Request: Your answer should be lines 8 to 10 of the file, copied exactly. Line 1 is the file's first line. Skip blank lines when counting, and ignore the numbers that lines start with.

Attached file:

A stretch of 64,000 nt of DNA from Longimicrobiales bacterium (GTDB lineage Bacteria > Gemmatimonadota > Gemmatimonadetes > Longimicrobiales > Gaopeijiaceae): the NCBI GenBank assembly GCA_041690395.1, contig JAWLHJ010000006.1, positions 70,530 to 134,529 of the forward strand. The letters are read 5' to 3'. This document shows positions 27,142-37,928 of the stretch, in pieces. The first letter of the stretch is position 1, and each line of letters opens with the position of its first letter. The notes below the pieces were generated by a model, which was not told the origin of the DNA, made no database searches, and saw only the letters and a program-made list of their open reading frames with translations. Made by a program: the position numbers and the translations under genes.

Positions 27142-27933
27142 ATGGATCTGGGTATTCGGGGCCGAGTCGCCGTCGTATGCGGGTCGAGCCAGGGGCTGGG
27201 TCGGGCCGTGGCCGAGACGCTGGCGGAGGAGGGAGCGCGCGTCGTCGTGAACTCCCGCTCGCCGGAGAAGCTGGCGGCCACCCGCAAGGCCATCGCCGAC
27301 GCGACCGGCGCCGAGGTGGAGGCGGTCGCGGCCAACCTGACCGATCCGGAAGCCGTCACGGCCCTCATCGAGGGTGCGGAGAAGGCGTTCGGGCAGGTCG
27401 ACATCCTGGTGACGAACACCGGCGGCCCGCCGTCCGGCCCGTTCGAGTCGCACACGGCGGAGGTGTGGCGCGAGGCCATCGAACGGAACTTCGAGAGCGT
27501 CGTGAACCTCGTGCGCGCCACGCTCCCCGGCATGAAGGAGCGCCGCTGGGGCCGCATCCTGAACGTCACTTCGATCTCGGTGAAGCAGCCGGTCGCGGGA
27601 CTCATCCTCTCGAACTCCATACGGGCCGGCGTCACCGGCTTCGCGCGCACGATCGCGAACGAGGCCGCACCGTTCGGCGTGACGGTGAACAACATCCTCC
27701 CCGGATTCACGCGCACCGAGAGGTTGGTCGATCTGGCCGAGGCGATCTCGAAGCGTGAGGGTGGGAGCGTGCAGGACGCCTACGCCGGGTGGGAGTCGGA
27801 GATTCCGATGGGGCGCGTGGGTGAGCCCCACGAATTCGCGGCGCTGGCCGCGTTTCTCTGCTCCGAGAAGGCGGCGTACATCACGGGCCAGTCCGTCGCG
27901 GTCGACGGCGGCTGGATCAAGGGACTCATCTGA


27601 CTCATCCTCTCGAACTCCATACGGGCCGGCGTCACCGGCTTCGCGCGCACGATCGCGAACGAGGCCGCACCGTTCGGCGTGACGGTGAACAACATCCTCC
27701 CCGGATTCACGCGCACCGAGAGGTTGGTCGATCTGGCCGAGGCGATCTCGAAGCGTGAGGGTGGGAGCGTGCAGGACGCCTACGCCGGGTGGGAGTCGGA
27801 GATTCCGATGGGGCGCGTGGGTGAGCCCCACGAATTCGCGGCGCTGGCCGCGTTTCTCTGCTCCGAGAAGGCGGCGTACATCACGGGCCAGTCCGTCGCG